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Ukrainians in occupied territory were rounded up at gunpoint to vote in Putin's election, reports say

Mia Jankowicz   

Ukrainians in occupied territory were rounded up at gunpoint to vote in Putin's election, reports say
  • Russia's presidential elections included forced voting in occupied regions of Ukraine, reports say.
  • Armed guards coerced locals, both on their doorsteps and at polling stations, according to reports.

Armed guards took part in door-to-door voting operations in occupied regions of Ukraine as part of Russia's recent presidential elections, according to multiple reports.

Russians went to the polls over the weekend in an election widely seen as a sham and foregone conclusion, with incumbent President Vladimir Putin winning 87% of the vote.

Part of that vote was secured in Kherson, Donetsk, Luhansk, and Zaporozhzhia, occupied regions of Ukraine that were at least partially captured since Russia's full-scale invasion began in 2022 — as well as Crimea, occupied since 2014.

In the Kherson village of Novomykolaivka, local official Yevheniia Hliebova told The Washington Post that election officials would walk around "in a brigade accompanied by an armed soldier."

"He was carrying a weapon, so it was a threat, not verbal, but in fact it was a threat of violence," she said, describing it as an "election at gunpoint."

Those who refused were threatened, she said.

Ukraine's National Resistance Center said in a recent report that "voting at gunpoint is another Russian crime against civilians."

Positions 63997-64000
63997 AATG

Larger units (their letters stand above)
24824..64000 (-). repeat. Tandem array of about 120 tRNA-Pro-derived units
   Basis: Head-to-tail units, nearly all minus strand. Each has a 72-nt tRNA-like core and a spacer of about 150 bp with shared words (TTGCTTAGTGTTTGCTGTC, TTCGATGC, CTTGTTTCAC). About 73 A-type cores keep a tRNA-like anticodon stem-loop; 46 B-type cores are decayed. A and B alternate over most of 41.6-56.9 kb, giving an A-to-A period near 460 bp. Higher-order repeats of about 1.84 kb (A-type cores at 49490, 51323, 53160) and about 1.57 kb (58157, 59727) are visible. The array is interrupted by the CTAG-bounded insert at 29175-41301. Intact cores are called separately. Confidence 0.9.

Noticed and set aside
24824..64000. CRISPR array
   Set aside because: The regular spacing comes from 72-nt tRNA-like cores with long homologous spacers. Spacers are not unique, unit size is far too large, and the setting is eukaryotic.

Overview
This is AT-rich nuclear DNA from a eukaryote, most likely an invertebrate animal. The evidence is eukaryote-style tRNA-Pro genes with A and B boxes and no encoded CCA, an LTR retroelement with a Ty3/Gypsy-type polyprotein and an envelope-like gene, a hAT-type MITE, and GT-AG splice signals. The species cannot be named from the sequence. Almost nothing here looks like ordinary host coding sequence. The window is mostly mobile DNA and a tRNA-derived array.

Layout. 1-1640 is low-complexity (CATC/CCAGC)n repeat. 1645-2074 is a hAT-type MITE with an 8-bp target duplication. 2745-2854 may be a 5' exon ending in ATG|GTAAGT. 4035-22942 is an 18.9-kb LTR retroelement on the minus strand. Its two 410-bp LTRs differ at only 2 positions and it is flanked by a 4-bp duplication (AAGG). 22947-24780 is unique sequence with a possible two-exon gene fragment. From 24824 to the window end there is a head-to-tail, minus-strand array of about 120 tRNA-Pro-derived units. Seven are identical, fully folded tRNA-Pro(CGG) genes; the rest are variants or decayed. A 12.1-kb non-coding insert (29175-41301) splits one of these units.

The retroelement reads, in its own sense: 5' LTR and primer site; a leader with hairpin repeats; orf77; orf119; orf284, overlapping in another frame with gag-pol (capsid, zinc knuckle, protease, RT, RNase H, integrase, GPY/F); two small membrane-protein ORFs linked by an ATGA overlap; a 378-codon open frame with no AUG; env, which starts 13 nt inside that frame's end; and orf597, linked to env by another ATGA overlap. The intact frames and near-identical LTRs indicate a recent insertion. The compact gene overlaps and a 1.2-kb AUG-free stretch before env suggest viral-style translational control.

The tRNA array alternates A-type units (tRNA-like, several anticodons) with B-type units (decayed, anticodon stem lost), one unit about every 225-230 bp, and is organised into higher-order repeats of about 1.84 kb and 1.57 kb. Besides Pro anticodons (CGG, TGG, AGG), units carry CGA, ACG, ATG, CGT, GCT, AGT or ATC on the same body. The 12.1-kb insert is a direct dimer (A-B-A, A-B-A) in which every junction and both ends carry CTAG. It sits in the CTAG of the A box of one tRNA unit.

The group, citing unnamed sources, said that thousands of Russian National Guardsmen, police, as well as privately contracted security personnel, were sent to protect election sites and "mobile electoral commissions."

A former resident of the Kherson region told the Post that her niece, who is still there, was approached by a woman conducting a door-to-door operation accompanied by two Russian soldiers.

The "preliminary voting," as it was called, was being carried out ostensibly because of Ukrainian shelling in the area, the outlet reported.

Sources in occupied areas, speaking anonymously for fear of retribution, told the Kyiv Independent that Russian troops had been rounding up Ukrainians and forcing them to vote.

One former resident of Mariupol, in Donetsk, told Al Jazeera that people who remain there "must submit to the regime and pretend they support everything that's going on because they're afraid for their lives."

There was no secrecy to the vote, she added.

Linda Thomas-Greenfield, the US Representative to the United Nations, called the process in occupied Ukraine a "sham election" that shows "manifest disregard for the principles of sovereignty and territorial integrity.

Ivan Fedorov, the head of the Zaporizhzhia Regional Military Administration, likened the election mobilization efforts to an episode in a TV drama — essentially a fiction.

But at the same time, Russian forces are terrorizing people in the occupied territories into believing that Russia's presence there is forever, he wrote on Telegram.

Elections have been a key part of Russia's efforts to legitimize its occupation of Ukraine, including sham referendums in 2022 meant to formalize its annexation of four regions.

During those polls, armed soldiers were also reported going door-to-door to collect votes.

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